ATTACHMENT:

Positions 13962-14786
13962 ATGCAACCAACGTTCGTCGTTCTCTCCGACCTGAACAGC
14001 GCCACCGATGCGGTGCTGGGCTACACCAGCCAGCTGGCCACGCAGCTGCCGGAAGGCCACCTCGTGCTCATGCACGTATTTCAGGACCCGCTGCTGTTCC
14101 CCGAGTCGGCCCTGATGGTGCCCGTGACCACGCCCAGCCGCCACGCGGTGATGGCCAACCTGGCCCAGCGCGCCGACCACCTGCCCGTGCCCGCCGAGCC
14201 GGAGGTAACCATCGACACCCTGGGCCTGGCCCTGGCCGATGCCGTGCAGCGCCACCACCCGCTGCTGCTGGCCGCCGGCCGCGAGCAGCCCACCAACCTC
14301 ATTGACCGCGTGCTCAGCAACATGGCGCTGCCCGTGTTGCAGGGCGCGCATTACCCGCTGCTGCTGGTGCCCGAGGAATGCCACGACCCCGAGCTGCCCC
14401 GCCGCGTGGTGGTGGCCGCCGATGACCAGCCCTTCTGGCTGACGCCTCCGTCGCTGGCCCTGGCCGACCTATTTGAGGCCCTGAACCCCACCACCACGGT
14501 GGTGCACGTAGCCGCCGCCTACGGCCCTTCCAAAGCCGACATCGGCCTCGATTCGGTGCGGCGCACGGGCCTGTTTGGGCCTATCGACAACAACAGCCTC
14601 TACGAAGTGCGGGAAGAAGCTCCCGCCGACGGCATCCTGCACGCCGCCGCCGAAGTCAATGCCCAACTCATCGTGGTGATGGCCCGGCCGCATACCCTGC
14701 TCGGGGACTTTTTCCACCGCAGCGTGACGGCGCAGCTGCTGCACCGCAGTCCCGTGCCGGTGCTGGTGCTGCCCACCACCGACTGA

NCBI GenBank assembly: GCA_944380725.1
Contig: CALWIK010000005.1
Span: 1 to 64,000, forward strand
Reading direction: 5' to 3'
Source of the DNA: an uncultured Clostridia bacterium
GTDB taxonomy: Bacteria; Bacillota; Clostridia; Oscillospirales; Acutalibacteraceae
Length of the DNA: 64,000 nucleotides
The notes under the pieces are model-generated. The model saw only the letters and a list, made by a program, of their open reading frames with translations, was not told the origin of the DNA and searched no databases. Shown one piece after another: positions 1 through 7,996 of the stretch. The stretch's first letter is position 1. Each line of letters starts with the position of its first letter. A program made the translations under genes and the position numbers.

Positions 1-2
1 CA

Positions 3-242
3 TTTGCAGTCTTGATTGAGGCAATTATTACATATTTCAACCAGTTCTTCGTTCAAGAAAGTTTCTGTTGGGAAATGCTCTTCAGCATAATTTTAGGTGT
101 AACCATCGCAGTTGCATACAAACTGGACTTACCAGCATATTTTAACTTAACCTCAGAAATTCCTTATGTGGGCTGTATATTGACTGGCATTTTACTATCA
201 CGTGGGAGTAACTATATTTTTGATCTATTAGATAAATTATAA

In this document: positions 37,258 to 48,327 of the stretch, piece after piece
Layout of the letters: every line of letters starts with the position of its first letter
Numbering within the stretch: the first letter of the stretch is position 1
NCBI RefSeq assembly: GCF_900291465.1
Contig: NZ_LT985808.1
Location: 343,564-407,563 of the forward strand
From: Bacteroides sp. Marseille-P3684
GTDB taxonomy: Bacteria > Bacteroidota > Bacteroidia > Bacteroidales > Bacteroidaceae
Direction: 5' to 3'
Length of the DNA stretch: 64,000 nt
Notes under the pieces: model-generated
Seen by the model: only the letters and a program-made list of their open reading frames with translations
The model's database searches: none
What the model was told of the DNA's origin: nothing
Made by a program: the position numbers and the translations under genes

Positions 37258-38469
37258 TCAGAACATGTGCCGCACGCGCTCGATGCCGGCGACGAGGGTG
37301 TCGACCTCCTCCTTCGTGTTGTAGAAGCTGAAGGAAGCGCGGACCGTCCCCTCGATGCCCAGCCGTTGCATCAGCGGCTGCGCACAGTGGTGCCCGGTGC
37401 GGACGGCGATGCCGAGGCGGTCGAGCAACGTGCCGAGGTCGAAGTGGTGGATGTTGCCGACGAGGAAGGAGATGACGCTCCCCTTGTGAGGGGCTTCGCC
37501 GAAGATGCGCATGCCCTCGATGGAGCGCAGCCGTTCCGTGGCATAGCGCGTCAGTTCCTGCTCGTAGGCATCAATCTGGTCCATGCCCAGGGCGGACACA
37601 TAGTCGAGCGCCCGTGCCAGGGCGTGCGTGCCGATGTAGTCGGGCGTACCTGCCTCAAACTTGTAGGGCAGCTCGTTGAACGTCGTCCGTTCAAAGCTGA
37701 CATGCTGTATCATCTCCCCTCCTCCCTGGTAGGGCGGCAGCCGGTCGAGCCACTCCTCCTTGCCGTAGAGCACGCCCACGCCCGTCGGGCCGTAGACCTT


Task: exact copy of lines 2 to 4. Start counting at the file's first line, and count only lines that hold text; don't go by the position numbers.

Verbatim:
13962 ATGCAACCAACGTTCGTCGTTCTCTCCGACCTGAACAGC
14001 GCCACCGATGCGGTGCTGGGCTACACCAGCCAGCTGGCCACGCAGCTGCCGGAAGGCCACCTCGTGCTCATGCACGTATTTCAGGACCCGCTGCTGTTCC
14101 CCGAGTCGGCCCTGATGGTGCCCGTGACCACGCCCAGCCGCCACGCGGTGATGGCCAACCTGGCCCAGCGCGCCGACCACCTGCCCGTGCCCGCCGAGCC